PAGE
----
At one time, there were more than 100,000 elephants in Thailand.
Mainly, they worked in the timber business.
In 1989 the worst flooding in Thai history caused the death of thousands of people. The flood was a direct result of excessive timber harvesting.
To protect the rapidly diminishing forests, the Thai government outlawed timbering. This left thousands of domesticated working elephants and their mahouts, the elephant caretakers, with no job and thus no means of support.
Today, many elephants work in elephant camps. The tourist dollar keeps the mahouts employed and pays for the elephant’s feeding and care. An adult female elephant weighs 3 to 5 tons, is about 8 feet tall and eats about 500 pounds of food a day.
While in Chiang Mai, John and I visited the Dao Chiang Mai Elephant Training Center. We fed bananas to the elephants and were reminded to feed them a bunch at a time because they get bored if they are offered one at a time.
Then the mahouts took them for their morning bath in the river. That was followed by a show of the elephant’s logging skills. At the end of the demonstration one elephant was surprisingly adept at painting a picture.
The next part was my favorite – a one-hour elephant trek through the rainforest, up a creek, and then back to camp through the river. The mahout sits on the elephant’s neck with one foot behind each ear using his foot to direct the elephant. Elephants are extremely agile especially considering their size.
I always suggest that people sign up for hotel and airline customer loyalty programs even if they think they will never the points.
We seldom fly on American Airlines but the miles we had with their program came in real handy on this trip.
Before the miles expired in December 2011 we used them to book our hotel room in Chiang Mai.
Using the miles we stayed eight nights at Baan Nam Ping Riverside Resort basically for free. It turned out to be a wonderful choice.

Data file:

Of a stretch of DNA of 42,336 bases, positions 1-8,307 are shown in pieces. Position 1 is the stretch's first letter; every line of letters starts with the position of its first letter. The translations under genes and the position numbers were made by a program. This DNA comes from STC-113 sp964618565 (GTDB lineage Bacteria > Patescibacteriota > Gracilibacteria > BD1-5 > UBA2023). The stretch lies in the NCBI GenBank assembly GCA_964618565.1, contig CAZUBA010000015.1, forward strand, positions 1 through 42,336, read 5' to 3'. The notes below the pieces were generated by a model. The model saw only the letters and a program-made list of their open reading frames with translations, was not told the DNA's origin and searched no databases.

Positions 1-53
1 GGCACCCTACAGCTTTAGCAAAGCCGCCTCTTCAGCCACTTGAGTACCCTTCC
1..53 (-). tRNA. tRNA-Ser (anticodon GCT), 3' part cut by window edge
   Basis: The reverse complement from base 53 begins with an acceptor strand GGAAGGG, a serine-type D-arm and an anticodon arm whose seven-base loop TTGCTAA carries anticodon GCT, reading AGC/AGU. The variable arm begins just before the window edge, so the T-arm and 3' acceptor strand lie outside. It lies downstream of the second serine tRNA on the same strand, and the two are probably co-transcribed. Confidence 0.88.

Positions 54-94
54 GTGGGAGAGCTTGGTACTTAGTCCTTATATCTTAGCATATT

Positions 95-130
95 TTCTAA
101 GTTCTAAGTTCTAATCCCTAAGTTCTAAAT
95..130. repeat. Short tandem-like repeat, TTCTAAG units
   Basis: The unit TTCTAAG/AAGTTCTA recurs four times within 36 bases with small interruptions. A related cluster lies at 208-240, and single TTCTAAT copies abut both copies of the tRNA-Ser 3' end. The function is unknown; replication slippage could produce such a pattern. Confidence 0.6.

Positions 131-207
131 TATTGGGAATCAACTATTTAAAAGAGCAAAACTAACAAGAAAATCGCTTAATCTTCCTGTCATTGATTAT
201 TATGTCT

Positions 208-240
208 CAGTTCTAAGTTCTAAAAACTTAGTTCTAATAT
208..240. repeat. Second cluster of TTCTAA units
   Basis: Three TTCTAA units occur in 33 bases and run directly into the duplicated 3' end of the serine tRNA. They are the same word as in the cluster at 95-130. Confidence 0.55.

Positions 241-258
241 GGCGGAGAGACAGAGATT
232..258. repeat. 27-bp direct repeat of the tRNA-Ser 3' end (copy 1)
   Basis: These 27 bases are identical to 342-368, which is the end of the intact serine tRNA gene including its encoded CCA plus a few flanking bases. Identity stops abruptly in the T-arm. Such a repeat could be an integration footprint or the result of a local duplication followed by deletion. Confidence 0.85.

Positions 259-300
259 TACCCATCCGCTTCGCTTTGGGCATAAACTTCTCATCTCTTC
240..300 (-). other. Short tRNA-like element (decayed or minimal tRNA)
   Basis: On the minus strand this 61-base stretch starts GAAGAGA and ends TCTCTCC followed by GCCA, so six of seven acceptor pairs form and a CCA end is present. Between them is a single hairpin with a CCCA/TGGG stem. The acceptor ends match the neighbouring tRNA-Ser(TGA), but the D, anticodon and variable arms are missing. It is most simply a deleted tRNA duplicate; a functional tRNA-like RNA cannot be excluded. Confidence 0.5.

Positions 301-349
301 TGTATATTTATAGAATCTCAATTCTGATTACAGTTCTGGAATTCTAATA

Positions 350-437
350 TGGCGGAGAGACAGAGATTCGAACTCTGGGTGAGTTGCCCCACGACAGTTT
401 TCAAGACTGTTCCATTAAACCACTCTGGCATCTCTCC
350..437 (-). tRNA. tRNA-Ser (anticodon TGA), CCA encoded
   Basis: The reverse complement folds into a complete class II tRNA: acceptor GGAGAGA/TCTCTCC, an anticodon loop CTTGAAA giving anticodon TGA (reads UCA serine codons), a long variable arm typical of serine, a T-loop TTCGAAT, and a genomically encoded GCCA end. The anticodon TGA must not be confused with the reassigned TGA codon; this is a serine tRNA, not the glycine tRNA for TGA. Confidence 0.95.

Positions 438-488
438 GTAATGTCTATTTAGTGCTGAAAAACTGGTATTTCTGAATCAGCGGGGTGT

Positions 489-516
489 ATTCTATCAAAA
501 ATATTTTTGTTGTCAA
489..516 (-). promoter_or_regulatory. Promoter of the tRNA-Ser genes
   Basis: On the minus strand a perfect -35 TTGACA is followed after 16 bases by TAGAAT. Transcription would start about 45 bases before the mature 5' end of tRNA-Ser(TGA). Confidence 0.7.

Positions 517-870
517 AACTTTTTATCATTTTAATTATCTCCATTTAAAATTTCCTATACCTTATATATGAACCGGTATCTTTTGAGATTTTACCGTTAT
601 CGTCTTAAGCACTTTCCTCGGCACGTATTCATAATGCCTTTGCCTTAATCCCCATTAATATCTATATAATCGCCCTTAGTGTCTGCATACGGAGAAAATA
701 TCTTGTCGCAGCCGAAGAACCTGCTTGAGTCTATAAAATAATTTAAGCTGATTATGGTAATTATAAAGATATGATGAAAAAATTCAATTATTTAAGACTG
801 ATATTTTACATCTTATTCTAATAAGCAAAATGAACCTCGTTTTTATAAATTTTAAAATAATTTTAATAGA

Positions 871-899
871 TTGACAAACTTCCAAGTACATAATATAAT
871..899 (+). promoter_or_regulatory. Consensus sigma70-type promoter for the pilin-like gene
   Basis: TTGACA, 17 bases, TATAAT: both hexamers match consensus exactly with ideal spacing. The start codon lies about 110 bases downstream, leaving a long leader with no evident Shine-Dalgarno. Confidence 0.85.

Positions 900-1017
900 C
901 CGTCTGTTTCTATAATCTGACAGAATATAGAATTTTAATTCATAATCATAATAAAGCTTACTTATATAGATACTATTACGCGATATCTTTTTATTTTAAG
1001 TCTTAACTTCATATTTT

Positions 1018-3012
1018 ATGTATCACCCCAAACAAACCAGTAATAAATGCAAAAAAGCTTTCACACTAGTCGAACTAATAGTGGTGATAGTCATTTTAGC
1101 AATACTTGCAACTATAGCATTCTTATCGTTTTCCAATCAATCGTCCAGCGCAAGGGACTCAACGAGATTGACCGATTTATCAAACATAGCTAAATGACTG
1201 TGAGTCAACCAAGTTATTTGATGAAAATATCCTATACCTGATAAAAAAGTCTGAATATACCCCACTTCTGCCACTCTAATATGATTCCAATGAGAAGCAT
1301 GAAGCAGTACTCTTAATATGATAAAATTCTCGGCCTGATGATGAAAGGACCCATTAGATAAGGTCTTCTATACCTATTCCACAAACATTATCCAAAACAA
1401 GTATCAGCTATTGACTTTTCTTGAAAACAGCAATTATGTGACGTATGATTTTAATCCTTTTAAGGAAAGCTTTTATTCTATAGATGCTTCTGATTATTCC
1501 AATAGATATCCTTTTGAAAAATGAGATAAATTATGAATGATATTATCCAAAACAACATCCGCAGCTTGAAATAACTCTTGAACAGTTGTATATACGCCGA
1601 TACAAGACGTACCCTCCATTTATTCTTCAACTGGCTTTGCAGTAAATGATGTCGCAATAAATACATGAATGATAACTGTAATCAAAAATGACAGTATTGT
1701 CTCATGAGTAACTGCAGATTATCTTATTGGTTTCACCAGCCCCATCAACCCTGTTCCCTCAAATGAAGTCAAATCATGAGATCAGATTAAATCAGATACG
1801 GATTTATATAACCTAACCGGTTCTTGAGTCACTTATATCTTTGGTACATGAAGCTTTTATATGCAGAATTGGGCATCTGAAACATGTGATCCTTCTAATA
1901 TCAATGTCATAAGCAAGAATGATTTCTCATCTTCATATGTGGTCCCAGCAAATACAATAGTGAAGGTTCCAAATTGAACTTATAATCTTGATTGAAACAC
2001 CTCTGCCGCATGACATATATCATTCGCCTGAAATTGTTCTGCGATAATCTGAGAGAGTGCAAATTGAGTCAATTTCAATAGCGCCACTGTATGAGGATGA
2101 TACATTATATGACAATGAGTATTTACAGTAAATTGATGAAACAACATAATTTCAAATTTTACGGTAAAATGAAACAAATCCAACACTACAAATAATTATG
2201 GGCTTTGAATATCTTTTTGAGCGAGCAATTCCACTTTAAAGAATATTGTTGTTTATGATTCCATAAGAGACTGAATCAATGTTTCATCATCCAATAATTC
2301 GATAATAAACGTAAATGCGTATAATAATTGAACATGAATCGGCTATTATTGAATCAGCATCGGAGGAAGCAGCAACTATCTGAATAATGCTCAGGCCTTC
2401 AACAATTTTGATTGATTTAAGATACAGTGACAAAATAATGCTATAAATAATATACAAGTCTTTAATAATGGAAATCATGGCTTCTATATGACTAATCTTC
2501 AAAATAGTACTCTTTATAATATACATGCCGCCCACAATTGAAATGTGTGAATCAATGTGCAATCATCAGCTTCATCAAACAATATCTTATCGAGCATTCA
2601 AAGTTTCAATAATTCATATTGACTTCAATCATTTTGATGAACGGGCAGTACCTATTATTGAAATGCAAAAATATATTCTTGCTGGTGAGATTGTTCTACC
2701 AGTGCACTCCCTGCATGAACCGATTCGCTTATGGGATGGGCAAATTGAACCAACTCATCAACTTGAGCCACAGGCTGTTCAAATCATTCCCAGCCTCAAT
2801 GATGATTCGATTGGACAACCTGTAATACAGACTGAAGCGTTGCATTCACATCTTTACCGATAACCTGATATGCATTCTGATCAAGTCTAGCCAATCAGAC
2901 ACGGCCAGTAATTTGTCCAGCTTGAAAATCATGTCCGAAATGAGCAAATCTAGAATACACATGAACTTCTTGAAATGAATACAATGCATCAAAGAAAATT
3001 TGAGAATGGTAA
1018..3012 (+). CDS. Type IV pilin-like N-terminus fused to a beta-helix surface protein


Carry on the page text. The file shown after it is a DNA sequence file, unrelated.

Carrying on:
Chiang Mai is Thailand’s second largest city which means it can be hot and busy where as Baan Nam Ping is a small quiet hotel located on a river.
The hotel has a pool plus breakfast, internet connection, and complimentary airport transport, which we really appreciated, are included.
Our room was large with a great porch were we could watch the sun set reflected on the river.
John borrowed a bike for the one-mile ride into the little town to do some shopping. The staff was friendly, helpful, and made tour arrangements that included transport from the hotel.
Each year the Chiang Mai Royal Flora Festival runs for about 10 weeks.
If we had realized it was such an amazing event that covered acres we would have gone earlier in the day so we would have had more time.
For a dollar we bought tickets for the hop-on hop-off tram which made it possible to see most of the displays.
Many countries were represented with flowers, typical architecture, and music.
It was like a world’s fair with flowers being the theme.
There were gardens devoted to orchids, tropical plants, gourds and many other types of flowers.
There was a music/events stage, a multi-media water show and, in the evening, lights galore.
Needless to say there were restaurants and souvenir shops.
We only had time to see a fraction of what was available.
Mexico resident Sandra Scott and her husband, John, enjoy traveling and sharing that experience with others. She also writes everyday for Examiner.com (rotating on editions … Syracuse Travel, National Destination and Culinary Travel).